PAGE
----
Unfortunately, teachers become the product of policies, systems and procedures that they feel compelled to follow. Teachers have imbibed more than anyone the central lesson of school:

“Do what you’re told, and don’t talk back.”

Fear keeps people silent. Parents fear their child will be disadvantaged somehow if they speak up too much. Teachers have even more fear.

Students and teachers at The College School for brochures and the website.

They live under the shadow of administrators whose goal is to make the school look good. Administrators, in turn, obey their own superiors. It is a completely top-down system where no one is allowed to talk back, where we are all just following orders.

Kids have no organization to represent their interests – other than mothers and fathers. Teachers do, but even this protection comes at a cost. Teachers are given strict instructions from their unions about what they can and cannot do or say. They are constantly coached about how to protect themselves.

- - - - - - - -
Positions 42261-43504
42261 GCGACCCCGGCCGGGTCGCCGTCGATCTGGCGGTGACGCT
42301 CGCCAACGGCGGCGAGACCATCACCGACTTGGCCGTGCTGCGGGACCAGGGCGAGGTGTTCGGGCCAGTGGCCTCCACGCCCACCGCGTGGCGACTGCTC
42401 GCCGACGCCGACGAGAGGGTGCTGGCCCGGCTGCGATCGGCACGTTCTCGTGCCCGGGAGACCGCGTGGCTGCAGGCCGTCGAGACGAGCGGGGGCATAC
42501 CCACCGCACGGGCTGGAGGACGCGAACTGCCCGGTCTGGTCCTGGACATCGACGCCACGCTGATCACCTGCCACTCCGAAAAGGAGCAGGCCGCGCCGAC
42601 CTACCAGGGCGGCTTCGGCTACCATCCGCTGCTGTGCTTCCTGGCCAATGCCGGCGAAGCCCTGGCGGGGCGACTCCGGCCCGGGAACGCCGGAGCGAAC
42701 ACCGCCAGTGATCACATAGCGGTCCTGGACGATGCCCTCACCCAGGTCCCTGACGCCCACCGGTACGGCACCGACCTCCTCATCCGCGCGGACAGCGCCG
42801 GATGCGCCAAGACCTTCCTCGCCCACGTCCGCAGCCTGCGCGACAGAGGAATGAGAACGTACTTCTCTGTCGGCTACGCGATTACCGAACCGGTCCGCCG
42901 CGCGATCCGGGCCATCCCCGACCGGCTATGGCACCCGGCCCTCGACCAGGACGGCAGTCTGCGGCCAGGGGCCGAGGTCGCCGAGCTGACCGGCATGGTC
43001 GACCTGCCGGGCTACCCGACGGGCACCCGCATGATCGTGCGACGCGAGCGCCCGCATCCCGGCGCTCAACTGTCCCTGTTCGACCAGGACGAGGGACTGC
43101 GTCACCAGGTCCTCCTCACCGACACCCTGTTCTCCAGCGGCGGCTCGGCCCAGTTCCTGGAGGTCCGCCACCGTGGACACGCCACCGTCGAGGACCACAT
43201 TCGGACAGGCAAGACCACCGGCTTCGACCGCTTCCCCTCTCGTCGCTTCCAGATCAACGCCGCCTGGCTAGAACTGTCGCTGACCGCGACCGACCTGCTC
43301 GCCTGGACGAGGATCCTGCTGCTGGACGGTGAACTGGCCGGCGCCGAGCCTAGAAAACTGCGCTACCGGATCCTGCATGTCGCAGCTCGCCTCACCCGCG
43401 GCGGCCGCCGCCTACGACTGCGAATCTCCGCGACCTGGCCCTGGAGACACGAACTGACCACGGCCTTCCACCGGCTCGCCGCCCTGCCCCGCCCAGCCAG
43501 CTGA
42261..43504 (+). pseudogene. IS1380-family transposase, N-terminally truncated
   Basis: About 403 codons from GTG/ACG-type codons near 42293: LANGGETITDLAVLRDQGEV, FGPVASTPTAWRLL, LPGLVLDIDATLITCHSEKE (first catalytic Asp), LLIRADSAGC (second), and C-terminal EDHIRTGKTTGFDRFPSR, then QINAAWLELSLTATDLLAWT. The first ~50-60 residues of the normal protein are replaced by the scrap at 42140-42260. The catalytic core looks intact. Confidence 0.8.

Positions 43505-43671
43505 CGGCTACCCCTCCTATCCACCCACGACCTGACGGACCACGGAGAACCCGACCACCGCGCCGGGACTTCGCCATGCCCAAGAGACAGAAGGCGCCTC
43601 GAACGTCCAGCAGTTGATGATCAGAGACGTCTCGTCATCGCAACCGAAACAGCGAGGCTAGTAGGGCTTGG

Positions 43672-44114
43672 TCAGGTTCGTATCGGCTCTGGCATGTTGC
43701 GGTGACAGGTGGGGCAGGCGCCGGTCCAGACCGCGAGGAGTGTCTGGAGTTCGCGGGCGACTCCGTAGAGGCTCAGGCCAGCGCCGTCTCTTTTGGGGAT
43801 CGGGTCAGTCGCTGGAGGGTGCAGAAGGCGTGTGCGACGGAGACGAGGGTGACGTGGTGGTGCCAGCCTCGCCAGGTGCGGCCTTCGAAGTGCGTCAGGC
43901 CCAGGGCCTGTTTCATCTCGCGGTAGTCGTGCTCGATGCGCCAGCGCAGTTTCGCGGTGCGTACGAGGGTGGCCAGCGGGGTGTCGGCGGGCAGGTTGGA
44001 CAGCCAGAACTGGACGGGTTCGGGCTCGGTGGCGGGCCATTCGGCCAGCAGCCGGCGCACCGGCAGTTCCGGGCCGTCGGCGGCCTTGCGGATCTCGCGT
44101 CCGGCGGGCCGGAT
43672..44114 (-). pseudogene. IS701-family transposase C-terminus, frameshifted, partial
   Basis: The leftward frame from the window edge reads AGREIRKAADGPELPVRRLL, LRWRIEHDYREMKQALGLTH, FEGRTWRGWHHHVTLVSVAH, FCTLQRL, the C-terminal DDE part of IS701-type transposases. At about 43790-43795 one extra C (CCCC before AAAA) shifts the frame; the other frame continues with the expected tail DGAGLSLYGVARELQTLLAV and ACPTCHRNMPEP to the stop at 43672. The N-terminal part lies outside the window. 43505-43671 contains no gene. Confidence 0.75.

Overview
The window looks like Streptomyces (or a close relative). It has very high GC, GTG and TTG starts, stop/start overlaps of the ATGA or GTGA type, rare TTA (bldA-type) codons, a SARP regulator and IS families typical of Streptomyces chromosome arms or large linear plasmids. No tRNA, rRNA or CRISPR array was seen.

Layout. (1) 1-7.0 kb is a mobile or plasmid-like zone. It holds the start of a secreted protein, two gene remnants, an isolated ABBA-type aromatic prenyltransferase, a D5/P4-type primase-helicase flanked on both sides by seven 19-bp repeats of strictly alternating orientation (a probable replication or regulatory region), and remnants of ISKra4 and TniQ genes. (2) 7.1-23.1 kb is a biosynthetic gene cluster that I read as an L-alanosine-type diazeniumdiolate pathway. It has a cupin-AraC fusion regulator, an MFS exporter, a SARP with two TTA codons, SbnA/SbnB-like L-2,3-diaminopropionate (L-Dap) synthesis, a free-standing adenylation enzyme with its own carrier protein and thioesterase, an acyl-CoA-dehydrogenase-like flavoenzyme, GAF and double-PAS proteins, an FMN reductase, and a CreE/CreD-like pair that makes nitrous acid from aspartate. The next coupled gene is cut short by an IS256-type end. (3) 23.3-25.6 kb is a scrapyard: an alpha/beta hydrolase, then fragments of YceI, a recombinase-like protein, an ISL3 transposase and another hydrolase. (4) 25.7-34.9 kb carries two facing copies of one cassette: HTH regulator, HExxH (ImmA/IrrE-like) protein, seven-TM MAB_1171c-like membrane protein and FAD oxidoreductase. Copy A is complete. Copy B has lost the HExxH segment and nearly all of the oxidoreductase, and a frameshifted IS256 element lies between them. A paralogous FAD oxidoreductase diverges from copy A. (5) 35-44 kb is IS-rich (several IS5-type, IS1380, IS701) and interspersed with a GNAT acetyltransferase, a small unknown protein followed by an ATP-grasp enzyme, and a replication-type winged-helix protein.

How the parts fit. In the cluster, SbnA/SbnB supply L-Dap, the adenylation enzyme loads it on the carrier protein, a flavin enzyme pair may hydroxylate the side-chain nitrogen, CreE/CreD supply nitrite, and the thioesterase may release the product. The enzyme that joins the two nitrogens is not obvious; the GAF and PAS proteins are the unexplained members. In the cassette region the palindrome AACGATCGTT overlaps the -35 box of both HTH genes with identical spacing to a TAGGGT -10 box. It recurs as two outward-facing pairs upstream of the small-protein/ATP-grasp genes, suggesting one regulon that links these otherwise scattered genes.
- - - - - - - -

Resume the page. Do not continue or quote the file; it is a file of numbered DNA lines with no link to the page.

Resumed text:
Over arching all these systems of control are professional governing bodies with the power to discipline teachers. At any moment a teacher can be accused of any number of things and submitted to a ritual of public shaming made even more efficient by social media. Fear rules teachers lives, and kids are the ones who suffer.

“If a child comes toward me crying, I was instructed to put my hands in the air.”

Are you saying we should get rid of accountability and transparency? I am saying we need to balance them with humanity – with empathy and compassion. Systems are set up to serve us and safeguard us. When they begin to hurt us and hurt our children, we need to do something we weren’t taught how to do in school – talk back.